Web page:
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Odds And Ends: Jan. 27

Good Sunday, Phans at the Nation. I haven’t posted in a few days, but for good reason. Starting tonight, I’ll be posting everyday, doing some fun things, some serious things, basically, a little of everything.

Tonight I’m going to give a State of the Phillies, in honor of our State of the Union address tomorrow night. For now, here are some notes:

  • Pedro Feliz allegedly turned down a two-year offer from the Giants.

It’s possible that the Phillies could find a way to sign him to an incentive-laden deal; already the Phils have been said to offer Feliz a deal. He would play third base regularly and open Wes Helms to the trading block.

I never disliked Nunez as much as some, since defensively, he’s one of the games best corner sackers. On a team with such a deep offensive arsenal, cheap defense becomes prime territory. Hopefully Eric Bruntlett will fill those shoes well.

As far as Phillies catchers are concerned, Lieby is a top-five all-time guy, and supplied a nice drawer of memories during his tenure at backstop. He caught seven full seasons, posting two very good offensive campaigns:

In 1999, Lieby hit .300 with 31 HR and 96 RBI out of the six spot, gaining the first of two All Star trips. Though his power quickly evaporated, Lieby showed his hitting prowess in 2003 when he hit .313. In the future, it’s likely Lieby will more be remembered for being one of the foundations of the Ed Wade era, joining Bobby Abreu, David Bell, Jim Thome and possibly Pat Burrell as players who didn’t strike gold when we all expected it.

“Really, it was whatever the team needed me to do; I was going to do it,” Myers said, though he claimed he wouldn’t mind starting and relieving at the same time. Interesting idea, but that would kill Myers career.

When the Phils signed Brad Lidge, the question of Myers’ role took centerstage, but was answered when the team popped him back in the rotation. At first, I thought a Myers/Lidge back-end would prove potent, as long as the Phils could grab a No. 2 or 3 starter to pair with Cole Hamels. That never happened, and so Myers, back in the rotation, will have to channel No. 2 stuff.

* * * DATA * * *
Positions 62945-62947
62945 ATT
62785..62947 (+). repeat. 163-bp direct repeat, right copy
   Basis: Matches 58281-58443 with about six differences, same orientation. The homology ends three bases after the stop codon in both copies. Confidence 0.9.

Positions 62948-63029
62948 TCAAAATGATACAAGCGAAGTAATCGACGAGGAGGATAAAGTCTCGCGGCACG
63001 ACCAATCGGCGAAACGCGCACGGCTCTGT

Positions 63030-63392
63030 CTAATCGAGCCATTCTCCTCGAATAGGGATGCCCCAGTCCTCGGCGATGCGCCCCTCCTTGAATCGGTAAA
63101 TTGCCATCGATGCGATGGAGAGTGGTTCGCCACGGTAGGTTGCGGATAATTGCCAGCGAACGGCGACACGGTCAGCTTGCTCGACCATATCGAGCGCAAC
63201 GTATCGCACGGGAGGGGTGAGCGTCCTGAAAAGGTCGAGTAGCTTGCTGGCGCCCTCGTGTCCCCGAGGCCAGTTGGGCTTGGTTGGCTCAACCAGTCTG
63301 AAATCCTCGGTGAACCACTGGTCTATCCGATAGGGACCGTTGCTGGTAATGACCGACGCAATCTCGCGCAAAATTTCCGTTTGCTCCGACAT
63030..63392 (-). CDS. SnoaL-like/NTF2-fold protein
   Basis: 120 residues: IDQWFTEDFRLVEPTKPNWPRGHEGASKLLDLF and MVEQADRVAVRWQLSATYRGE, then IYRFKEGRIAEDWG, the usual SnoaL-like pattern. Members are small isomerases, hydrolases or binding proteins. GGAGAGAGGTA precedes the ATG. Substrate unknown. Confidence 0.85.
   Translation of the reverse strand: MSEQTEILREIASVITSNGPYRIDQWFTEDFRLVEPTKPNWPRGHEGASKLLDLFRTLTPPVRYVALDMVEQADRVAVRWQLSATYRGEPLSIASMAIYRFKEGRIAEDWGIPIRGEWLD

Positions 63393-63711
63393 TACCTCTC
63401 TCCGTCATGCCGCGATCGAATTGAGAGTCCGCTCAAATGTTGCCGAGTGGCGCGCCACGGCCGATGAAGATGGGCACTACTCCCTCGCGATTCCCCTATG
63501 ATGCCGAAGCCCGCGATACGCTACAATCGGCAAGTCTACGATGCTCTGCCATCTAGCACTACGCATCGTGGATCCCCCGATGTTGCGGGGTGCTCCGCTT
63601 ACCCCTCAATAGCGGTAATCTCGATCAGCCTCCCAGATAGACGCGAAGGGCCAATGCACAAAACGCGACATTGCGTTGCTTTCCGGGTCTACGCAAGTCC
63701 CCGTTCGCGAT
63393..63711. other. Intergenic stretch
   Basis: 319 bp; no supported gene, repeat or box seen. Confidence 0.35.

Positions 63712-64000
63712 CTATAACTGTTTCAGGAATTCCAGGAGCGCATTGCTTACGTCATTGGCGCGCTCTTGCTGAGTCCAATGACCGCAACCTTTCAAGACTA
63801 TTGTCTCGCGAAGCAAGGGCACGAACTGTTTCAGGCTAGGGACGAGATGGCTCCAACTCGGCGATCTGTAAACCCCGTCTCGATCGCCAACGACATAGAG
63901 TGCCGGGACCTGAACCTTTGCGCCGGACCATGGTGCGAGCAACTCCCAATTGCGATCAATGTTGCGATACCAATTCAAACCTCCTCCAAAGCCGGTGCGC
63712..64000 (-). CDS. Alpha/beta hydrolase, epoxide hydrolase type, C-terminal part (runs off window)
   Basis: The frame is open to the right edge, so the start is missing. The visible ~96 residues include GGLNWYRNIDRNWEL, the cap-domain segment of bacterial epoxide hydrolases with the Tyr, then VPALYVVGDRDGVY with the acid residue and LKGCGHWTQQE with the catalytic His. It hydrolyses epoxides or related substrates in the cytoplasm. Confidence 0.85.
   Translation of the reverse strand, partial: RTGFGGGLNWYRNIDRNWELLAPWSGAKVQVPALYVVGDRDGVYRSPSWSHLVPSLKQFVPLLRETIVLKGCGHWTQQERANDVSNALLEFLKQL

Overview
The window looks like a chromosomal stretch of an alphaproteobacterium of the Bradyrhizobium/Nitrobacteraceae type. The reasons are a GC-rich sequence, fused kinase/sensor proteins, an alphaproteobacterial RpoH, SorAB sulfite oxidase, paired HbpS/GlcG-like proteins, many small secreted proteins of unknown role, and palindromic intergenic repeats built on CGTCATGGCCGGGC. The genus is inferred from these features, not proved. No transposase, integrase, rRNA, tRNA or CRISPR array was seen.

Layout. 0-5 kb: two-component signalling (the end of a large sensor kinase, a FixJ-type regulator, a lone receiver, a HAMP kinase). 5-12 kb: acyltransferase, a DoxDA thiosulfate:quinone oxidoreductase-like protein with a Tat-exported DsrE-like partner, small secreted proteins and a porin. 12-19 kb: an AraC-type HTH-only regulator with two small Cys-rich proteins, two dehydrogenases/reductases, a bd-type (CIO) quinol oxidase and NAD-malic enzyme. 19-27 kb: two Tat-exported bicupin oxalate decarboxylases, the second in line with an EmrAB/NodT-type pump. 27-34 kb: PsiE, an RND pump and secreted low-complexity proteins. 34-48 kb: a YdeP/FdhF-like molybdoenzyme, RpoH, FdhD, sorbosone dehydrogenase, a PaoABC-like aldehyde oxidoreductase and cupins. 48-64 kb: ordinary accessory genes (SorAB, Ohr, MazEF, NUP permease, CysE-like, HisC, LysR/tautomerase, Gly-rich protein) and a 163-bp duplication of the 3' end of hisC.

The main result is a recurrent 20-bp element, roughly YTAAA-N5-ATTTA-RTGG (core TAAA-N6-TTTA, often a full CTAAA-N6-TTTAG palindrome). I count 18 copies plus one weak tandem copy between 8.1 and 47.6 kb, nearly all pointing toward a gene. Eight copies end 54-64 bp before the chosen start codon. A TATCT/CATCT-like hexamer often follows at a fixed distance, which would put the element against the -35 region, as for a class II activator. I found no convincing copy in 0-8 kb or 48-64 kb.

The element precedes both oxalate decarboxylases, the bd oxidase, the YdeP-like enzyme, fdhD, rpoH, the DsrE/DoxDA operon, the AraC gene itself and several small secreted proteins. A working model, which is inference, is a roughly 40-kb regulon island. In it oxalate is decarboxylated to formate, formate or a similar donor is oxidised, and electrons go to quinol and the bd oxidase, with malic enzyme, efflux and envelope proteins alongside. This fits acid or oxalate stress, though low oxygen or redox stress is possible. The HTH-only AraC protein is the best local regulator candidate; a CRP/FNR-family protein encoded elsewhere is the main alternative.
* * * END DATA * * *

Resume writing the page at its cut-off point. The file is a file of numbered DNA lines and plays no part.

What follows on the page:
I wonder out loud: Is Myers better as a starter or reliever?

I won’t simply go by Myers’ relief stats last year, since it’s still a small sample size. Instead, I’ll look at career splits:

First PA against hitter: 1600 PA, .225 AVG, .301 OBP, 1.968 ADJ-RA
Second PA against hitter: 1263 PA, .269 AVG, .328 OBP, 3.56 ADJ-RA
Third PA+ against hitter: 1100 PA, .300 AVG, .363 OBP, 3.21 ADJ-RA

(ADJ-RA is adjusted runs allowed; I multiplied games by three and used that for at bats in the ERA formula (ER*9/AB), using runs instead of earned runs.)

So Myers is definitely better earlier in the game, but is he bad later in the game?

I took his highest comparison for his age, according to Baseball Reference, who is Livan Hernandez:

First PA against hitter: 3446 PA, .266 AVG, .328 OBP, 2.82 ADJ-RA
Second PA against hitter: 3069 PA, .274 AVG, .340 OBP, 2.89 ADJ-RA
Third PA+ against hitter: 3745 PA, .292 AVG, .351 OBP, 4.11 ADJ-RA

Livan is very consistent until about the fifth inning, then drops off badly, while Myers usually suffers a bad inning or stretch somewhere in the middle of the game before slightly recovering.

Myers’ current comparable is Aaron Harang:

First PA against hitter: 1547 PA, .243 AVG, .294 OBP, 2.20 ADJ-RA
Second PA against hitter: 1385 PA, .277 AVG, .329 OBP, 2.79 ADJ-RA
Third PA against hitter: 1288 PA, .280 AVG, .336 OBP, 3.45 ADJ-RA

Harang consistently gets worse with each new plate appearance, pretty normal for a starting pitcher. The fact that Myers’ stats jump up during the second appearance shows that if he’s not on his game, he’ll only get about five innings.

The proof: In 2006, Myers started 31 games, finishing with a maximum of 5.2 innings eight times. In 2005, he started 34 games, and again, eight times he finished before six. So 25 percent of the time, he’s going to struggle.

To compare, I looked at his relief appearances in 2007, and figured out how often he struggled (gave up one run or let three or more on base): 13/41 times, or, 31 percent of the time.

It’s pretty close, and if you take into account that one or two of those 13 struggles ended with a save or win, it factors closer to 25 percent. What does it all mean?

Brett Myers is still talented enough to be a regular No. 2 starter, but shows tendencies that make him more of a No. 3 starter. As a reliever, he’s serviceable, but isn’t as reliable as the top closers in the game. Bottom line: He’s good in either situation, but most likely better off as a starting pitcher.

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